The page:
Friday, November 13, 2020
The home of Jacob Rupert is known as the Round House of Maple even thought it is an octagon with eight sides. Built in 1865, this home was truly made of local materials. The wood was cut on the property and the bricks were made from clay dug up on the site. It is believed that the Rupert daughters trimmed the wood for the interior. The front doors are quite grand with side lights and lots of little windows to let the sun in. The style was developed in the 1850’s by a man named Orson Squire Fowler whose book promoted this unique shape of home. It was popular for the next fifty years before more conservative architecture arrived with the Edwardian Period. This home stands on Major MacKenzie Drive just a little west of Keele Street.
Most of these homes were built with a flat roof with a small cupola on top. This one is adorned with patterned brick under the paired roof brackets.
At one time there were more examples of this style of house even though they were not overly popular. Today there are about 2000 remaining with only about 20 of them being in Canada.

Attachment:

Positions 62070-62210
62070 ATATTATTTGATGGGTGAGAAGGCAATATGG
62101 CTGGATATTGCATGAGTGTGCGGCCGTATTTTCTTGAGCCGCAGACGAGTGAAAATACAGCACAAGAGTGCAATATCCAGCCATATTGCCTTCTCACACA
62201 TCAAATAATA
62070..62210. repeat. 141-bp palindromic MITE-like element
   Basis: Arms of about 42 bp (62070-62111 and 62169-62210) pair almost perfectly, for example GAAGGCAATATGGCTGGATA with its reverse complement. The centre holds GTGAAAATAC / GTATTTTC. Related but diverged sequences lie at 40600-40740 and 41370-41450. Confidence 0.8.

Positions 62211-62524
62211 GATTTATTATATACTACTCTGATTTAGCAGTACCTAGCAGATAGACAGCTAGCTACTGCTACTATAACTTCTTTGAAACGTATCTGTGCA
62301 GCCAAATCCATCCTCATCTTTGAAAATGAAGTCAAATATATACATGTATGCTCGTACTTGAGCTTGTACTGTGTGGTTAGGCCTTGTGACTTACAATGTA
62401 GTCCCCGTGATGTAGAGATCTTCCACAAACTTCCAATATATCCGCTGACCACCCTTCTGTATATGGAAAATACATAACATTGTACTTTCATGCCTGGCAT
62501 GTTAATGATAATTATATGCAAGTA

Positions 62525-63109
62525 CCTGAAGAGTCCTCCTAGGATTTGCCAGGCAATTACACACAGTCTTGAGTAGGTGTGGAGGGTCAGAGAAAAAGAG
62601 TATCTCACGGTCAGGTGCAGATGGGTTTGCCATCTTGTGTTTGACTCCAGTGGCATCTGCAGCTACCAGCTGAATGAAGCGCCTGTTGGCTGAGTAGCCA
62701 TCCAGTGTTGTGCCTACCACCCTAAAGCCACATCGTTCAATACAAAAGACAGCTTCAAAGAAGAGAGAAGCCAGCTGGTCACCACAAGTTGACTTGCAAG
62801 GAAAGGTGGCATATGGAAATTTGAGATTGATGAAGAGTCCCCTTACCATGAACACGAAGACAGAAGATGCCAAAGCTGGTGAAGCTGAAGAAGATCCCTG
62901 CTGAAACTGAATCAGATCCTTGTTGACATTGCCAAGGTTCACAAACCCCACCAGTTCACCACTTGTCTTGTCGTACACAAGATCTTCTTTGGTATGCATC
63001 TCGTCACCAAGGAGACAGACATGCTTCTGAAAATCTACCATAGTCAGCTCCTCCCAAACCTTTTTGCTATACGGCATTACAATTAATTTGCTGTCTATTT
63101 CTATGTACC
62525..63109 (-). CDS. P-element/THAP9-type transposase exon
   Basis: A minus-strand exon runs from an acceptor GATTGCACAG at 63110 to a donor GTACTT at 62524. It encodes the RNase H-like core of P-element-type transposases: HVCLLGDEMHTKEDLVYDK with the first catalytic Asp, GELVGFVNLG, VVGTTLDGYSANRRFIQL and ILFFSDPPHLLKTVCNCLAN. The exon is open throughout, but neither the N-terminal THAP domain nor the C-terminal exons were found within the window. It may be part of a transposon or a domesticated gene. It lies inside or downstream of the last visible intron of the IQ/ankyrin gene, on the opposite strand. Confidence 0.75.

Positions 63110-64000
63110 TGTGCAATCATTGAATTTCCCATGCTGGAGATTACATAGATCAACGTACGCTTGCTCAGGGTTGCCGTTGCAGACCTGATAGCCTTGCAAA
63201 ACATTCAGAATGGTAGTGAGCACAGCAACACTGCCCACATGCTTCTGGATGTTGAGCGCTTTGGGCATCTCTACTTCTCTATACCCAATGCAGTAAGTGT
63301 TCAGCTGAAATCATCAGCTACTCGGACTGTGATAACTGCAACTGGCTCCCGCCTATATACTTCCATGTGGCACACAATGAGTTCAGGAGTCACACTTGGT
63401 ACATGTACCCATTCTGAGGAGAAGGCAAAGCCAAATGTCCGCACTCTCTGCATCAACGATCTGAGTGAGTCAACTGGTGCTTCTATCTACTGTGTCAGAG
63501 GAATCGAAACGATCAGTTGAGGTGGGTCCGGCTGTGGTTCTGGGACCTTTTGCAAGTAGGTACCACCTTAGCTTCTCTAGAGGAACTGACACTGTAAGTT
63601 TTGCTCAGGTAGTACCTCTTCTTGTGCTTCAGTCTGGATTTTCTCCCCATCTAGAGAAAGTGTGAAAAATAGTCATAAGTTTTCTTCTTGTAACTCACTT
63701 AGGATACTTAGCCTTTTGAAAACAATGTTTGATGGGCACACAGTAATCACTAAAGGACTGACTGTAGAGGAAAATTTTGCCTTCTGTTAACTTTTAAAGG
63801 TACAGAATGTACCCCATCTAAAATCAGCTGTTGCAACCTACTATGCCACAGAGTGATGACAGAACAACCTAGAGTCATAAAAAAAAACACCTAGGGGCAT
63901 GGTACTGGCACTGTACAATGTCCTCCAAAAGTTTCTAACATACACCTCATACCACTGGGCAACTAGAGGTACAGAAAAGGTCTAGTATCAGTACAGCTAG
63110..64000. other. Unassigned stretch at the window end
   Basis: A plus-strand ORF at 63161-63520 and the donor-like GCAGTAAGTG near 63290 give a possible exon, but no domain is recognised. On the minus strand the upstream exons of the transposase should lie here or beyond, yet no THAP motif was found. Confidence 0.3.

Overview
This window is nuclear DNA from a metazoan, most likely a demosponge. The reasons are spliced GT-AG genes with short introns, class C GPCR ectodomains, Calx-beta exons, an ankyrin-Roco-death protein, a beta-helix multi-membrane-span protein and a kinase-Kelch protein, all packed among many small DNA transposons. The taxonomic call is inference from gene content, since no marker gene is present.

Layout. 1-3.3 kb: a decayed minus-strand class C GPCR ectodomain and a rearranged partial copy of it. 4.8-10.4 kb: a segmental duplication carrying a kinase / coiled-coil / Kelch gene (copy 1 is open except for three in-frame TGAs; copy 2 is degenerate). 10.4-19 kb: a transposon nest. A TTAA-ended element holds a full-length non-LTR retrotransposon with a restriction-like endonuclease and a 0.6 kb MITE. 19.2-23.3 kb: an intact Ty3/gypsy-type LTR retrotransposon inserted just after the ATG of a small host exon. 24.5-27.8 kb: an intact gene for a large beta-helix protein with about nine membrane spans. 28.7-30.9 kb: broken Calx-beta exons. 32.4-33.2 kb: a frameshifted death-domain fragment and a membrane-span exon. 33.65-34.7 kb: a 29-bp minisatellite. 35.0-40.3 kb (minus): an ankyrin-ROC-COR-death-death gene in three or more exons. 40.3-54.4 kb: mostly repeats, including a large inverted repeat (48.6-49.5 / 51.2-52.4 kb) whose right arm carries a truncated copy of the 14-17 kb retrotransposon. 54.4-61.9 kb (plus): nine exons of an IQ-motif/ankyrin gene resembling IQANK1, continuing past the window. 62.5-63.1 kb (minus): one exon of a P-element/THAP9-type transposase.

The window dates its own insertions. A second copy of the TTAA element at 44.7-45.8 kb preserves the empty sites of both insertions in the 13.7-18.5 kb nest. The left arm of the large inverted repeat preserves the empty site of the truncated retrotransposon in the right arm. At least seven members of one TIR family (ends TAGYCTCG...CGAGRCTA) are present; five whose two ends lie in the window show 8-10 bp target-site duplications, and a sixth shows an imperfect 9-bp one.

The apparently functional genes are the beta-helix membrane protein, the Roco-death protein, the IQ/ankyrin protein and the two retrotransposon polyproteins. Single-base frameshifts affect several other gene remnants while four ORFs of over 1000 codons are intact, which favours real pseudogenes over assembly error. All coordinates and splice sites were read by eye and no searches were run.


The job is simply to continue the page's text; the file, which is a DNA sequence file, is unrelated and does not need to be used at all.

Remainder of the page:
The floor plans show how the space was used inside Jacob’s house. The house design was considered easier to heat and cooler in the summer because of the reduced outer walls. It also claimed to be filled with more natural light. The circle would have been the ideal shape but it was hard to build and difficult to furnish. Since architects were used to working with 135 degree angles they easily adapted the “bay window” into the shape of an eight sided house.
It’s nice to see that the house continues to be in use even though it seems out of context among the cookie cutter homes that surround it today.
Also see our feature on the historic town of Maple, to which this house belongs.
Google Maps Link: Jacob Rupert’s House
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